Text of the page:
Moysa v The Labour Relations Board of Alberta [1989] 1 S.C.R. 1572: Evidence - Privilege - Press - Journalist refusing to testify at a labour relations board hearing - Journalist claiming privilege against the disclosure of communications from sources - Whether journalist has a privilege at common law or under the Canadian Charter to refuse to answer questions involving her sources

Evidence - Privilege - Press - Journalist refusing to testify at a labour relations board hearing - Journalist claiming privilege against the disclosure of communications from sources - Whether journalist has a privilege at common law or under the Canadian Charter to refuse to answer questions involving her sources - Canadian Charter of Rights and Freedoms, s. 2(b).

Constitutional law - Charter of Rights - Freedom of the press - Labour relations board ordering journalist to answer questions involving her sources - Whether compelling journalist to testify violation of s. 2(b) of the Canadian Charter of Rights and Freedoms.

A week after the appellant, a journalist, wrote an article on the Union organizing campaign at several department stores, the Hudson Bay Co. terminated the employment of six employees. The Union alleged that the employees were fired because of their organizing activities and brought an unfair labour practices claim against the Bay. The appellant was summoned to attend the Labour Relations Board hearing. The Union proposed to ask her whether she had spoken with someone at the Bay and, if so, what the details of the conversation were. The appellant objected to being compelled to testify alleging that she has a right to protect her sources of information on the basis of a qualified privilege either at common law or under s. 2(b) of the Canadian Charter of Rights and Freedoms. The Board held that the appellant had no privilege and ordered her to testify. The Alberta Court of Queen's Bench dismissed appellant's application for certiorari to quash the Board's decision and the judgment was affirmed by the Court of Appeal. This Court granted appellant's leave to appeal and, pursuant to Rule 32 of the Supreme Court Rules, the parties submitted the following constitutional questions: (1) Does requiring a journalist witness to disclose communications from a source violate s. 2(b) of the Charter? (2) Does requiring a journalist witness to disclose communications to some other person violate s. 2(b) of the Charter? and (3) If the answer to either questions 1 or 2 is in the affirmative, can compulsive disclosure be justified under s. 1 of the Charter?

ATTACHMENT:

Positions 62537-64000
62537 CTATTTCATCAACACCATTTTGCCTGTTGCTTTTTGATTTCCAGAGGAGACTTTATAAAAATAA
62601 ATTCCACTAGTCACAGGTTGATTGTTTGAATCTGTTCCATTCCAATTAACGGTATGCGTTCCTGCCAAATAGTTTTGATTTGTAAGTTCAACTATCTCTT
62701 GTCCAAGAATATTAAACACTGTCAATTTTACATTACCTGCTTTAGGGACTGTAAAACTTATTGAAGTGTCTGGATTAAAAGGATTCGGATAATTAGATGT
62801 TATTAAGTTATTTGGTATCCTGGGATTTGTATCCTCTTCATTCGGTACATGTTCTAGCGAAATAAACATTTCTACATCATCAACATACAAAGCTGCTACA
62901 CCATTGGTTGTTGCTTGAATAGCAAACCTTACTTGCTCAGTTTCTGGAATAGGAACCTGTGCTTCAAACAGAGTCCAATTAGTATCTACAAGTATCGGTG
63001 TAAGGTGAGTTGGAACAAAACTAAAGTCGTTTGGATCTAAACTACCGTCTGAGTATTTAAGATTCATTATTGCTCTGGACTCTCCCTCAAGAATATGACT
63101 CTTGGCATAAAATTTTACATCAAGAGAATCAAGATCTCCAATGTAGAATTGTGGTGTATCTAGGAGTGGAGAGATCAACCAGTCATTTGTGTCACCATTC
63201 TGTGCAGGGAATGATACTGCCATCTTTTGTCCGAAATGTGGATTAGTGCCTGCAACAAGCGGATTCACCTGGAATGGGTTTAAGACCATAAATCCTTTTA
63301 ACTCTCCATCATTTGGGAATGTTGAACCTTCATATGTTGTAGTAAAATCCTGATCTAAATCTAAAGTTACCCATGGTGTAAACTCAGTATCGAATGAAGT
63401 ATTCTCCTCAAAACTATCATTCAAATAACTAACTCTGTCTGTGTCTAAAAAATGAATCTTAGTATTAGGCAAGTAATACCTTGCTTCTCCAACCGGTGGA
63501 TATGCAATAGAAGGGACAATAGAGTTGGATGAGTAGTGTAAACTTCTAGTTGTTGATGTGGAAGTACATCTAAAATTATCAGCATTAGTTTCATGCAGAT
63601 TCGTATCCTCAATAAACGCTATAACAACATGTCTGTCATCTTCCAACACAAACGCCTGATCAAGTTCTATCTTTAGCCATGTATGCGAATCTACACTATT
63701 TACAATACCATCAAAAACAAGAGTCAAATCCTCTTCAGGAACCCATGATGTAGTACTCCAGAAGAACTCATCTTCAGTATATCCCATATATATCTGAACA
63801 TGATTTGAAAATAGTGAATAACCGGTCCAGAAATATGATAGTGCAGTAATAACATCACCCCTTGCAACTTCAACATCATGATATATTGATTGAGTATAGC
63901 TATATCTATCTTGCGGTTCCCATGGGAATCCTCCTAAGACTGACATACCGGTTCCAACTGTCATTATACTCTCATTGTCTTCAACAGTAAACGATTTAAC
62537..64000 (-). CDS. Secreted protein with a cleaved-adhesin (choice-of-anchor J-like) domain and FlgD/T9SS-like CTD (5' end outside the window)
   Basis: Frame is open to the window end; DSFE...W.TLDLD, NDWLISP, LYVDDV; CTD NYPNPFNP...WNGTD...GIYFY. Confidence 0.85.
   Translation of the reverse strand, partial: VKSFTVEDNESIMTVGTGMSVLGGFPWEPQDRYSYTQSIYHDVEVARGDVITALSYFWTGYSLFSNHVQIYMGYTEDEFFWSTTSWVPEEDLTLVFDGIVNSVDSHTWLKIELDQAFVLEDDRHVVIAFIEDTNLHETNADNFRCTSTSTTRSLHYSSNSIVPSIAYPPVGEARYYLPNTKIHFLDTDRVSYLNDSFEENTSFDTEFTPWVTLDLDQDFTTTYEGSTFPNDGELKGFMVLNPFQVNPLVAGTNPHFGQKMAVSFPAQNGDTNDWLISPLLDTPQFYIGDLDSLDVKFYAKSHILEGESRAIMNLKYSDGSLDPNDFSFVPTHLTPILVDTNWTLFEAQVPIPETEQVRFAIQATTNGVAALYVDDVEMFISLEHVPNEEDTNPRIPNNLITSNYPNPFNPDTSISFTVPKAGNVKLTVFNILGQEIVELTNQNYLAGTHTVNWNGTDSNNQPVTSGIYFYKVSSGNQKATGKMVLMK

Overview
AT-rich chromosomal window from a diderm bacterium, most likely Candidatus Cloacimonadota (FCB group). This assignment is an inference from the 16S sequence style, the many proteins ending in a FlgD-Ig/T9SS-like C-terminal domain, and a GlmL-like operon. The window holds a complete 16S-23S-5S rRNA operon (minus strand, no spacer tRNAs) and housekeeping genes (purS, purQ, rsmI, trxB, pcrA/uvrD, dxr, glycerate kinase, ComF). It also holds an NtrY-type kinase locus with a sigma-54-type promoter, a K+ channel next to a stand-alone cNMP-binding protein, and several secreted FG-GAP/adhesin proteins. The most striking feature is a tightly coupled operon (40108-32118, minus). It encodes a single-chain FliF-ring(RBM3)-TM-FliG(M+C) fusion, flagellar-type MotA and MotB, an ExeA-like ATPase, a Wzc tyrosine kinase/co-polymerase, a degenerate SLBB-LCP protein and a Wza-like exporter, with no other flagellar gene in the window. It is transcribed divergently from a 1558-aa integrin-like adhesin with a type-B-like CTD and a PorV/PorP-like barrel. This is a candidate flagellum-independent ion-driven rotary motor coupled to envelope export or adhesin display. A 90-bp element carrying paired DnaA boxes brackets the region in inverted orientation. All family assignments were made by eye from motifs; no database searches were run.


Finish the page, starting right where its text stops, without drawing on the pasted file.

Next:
Held: The appeal should be dismissed.

Appellant has no privilege to refuse to testify before the Board. Even if a qualified form of testimonial privilege exists in Canada, appellant's claim of privilege in this case must be dismissed as she does not fall within any of the possible tests which establish the conditions necessary to justify a refusal to testify. In any event, the Union was primarily interested in the information that the appellant gave to the Bay's official concerning the organizing campaign. This information would not come within the ambit of any qualified privilege with respect to information received from sources.

Despite the importance of ascertaining the extent of the s. 2(b) rights, the disposition of this appeal does not require that the constitutional questions be answered. The facts of this case do not warrant an answer to these broad and important constitutional questions. To address the questions would require this Court to make pronouncements well beyond the issues presented in the actual appeal.

Assuming that the right to gather the news is constitutionally enshrined in s. 2(b) of the Charter, the appellant has not demonstrated that compelling journalists to testify before bodies such as the Labour Relations Board would detrimentally affect journalists' ability to gather information. No evidence was placed before the Court suggesting that such a direct link exists. Absent any evidence that there is a tie between the impairment of the alleged right to gather information and the requirement that journalists testify before the Labour Relations Board, this Court cannot find that there has been a breach of s. 2(b) in this case.

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